BLOOMINGTON, Ind. -- A group of people in Bloomington met to talk about questions many across Indiana have about the future of the Affordable Care Act.
If you thought healthcare was confusing before there's a good chance it could get even more so; at least in the short term, as Republicans plan to make sweeping changes to so-called "Obamacare." Repealing it is among President-Elect Donald Trump's priorities for his first 100 days in office.
Democracy for Monroe County held the event in Bloomington. The progressive group largely supports a single payer healthcare system, but acknowledges that will not happen under a Republican-led Congress and White House. Still, Chair Rob Deppert said the questions over the future cross party lines.
"I think the whole political spectrum is asking all the same questions and trying to figure it out," Deppert said.
Deppert has been selling insurance on the Marketplace as a broker since the ACA went into effect, and with companies going in and out year to year, he said it has become confusing and prices have gone up for some customers.
"I’ve had clients that I’ve moved all around and tried to keep happy and really, it’s been a nightmare," Deppert said.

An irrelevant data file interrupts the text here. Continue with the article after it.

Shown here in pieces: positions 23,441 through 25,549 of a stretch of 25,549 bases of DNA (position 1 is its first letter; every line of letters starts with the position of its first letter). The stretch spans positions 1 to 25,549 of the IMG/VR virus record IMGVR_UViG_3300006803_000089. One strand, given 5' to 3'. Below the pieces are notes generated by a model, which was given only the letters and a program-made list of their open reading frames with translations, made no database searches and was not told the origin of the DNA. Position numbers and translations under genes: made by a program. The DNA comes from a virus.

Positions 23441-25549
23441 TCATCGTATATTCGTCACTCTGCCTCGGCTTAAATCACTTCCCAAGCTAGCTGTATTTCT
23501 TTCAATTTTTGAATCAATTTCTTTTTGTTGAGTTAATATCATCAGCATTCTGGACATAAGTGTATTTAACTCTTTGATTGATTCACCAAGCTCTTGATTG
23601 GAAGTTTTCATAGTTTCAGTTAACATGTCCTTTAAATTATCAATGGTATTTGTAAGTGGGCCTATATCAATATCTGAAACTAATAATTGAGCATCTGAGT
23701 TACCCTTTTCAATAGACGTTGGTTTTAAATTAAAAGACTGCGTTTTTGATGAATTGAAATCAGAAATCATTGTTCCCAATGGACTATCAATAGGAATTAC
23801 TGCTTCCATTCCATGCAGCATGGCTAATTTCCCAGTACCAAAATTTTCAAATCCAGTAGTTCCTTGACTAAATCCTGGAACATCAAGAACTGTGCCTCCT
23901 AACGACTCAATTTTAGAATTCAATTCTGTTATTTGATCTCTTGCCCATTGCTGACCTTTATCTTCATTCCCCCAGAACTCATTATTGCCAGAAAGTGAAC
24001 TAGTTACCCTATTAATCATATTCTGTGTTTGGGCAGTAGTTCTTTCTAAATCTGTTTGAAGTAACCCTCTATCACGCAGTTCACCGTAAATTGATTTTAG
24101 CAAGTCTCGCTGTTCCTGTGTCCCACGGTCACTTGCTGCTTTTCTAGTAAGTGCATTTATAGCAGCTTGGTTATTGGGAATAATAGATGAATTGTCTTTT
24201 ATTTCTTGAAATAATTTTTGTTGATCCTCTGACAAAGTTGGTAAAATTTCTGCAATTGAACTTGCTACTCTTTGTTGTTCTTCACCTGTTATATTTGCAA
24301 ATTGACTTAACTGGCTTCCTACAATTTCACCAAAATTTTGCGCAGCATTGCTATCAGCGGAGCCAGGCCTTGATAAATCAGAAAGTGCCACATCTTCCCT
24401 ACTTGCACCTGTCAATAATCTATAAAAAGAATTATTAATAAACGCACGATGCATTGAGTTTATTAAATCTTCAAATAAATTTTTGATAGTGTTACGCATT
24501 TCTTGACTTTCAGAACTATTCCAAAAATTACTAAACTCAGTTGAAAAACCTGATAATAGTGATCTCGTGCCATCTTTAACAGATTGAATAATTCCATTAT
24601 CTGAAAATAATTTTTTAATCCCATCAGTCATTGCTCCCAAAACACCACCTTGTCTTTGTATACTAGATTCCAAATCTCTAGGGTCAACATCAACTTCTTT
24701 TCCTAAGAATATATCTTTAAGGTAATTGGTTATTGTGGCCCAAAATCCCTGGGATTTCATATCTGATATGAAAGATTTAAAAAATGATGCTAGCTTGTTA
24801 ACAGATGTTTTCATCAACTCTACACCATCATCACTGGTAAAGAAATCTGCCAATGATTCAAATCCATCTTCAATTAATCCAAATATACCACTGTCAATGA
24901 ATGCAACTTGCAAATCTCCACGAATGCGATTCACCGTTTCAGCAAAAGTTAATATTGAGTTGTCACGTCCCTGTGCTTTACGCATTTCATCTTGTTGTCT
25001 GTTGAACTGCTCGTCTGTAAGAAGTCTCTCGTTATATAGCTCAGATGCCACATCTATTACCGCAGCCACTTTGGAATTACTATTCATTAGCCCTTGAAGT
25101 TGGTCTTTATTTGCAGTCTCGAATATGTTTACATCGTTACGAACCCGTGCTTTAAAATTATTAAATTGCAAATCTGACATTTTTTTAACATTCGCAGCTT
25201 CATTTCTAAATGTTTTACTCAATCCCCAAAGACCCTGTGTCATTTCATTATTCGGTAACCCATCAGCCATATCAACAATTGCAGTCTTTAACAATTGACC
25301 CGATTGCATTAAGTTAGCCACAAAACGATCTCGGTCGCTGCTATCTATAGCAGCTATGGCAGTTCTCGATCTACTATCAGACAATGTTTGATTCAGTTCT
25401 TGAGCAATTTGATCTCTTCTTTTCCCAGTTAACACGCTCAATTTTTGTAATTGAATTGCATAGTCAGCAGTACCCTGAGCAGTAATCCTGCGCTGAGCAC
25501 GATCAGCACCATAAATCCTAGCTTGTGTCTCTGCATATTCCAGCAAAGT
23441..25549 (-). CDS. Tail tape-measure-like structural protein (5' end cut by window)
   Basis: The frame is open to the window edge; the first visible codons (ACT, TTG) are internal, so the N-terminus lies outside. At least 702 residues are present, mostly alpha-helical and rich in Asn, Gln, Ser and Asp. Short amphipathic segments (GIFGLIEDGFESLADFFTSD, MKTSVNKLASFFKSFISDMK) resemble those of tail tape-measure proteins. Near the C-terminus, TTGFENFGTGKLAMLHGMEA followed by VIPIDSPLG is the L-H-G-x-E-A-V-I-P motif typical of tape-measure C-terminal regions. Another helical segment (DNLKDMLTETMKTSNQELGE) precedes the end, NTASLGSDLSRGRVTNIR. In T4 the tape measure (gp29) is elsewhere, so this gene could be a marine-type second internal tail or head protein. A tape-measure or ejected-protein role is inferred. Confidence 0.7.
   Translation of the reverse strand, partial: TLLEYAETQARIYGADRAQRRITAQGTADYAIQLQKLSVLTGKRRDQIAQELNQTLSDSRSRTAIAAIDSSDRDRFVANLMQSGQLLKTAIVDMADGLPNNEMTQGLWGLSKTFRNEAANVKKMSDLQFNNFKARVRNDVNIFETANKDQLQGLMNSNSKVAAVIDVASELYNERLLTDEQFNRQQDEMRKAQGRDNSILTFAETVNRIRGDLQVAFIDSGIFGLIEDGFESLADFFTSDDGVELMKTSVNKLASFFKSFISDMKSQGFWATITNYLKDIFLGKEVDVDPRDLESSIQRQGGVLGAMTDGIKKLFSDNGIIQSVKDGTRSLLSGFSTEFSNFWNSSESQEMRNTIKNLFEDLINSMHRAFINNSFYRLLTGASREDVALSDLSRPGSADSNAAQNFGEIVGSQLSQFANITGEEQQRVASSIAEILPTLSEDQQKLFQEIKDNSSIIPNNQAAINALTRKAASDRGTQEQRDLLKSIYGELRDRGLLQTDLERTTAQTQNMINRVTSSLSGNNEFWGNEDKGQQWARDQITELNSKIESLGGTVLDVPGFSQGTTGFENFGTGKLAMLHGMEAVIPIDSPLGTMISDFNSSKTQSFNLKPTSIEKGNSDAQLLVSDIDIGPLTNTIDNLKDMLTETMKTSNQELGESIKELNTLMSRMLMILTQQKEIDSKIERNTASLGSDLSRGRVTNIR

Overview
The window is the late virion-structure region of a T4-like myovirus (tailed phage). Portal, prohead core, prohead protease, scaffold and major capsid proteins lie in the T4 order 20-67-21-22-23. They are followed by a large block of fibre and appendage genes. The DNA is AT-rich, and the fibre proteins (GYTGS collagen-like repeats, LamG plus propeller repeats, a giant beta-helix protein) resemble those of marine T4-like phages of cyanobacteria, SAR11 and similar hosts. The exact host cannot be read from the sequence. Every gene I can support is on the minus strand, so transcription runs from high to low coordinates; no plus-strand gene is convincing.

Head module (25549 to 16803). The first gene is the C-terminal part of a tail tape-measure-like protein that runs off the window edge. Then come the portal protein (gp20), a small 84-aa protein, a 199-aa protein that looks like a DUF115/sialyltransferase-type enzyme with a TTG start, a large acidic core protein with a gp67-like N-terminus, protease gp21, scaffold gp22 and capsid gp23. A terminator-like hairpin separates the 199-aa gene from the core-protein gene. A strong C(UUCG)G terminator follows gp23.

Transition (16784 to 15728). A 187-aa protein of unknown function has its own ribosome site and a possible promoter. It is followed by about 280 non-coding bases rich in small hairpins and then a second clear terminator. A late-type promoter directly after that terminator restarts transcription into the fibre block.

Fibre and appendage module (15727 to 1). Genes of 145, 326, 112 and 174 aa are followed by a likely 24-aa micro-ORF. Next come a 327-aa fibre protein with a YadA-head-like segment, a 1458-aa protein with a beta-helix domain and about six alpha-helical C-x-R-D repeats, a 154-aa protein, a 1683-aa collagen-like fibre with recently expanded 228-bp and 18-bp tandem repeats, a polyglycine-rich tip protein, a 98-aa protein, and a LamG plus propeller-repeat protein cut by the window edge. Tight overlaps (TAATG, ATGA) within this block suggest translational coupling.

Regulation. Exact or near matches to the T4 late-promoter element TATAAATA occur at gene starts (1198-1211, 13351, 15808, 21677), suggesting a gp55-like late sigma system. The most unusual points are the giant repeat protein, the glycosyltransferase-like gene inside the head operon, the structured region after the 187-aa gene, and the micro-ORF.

Others, like Sura Gail Tala, are worried about the low-cost insurance they're getting right now. Tala receives the state-funded insurance for low income families. She's worried that things could go back to what she was paying before.
"I had crazy insurance, I paid $300 a month for a $10,000 deductible for 10 years. I never saw a doctor in those 10 years," Tala said.
Dr. Robert Stone, who runs Hoosiers for a Common Sense Health Plan, also spoke at the event. He said that he believed it would be a heavy lift to find a way to make changes without leaving people in a lurch.
"Now they’ve got to come up with something and they’ve got to come up with it fast," Stone said.
While no one has answers yet, this group said they would be keeping an eye on things and hoped to see change for the better.
"This is going to become a hotter and hotter issue, because everybody needs health care," Stone said.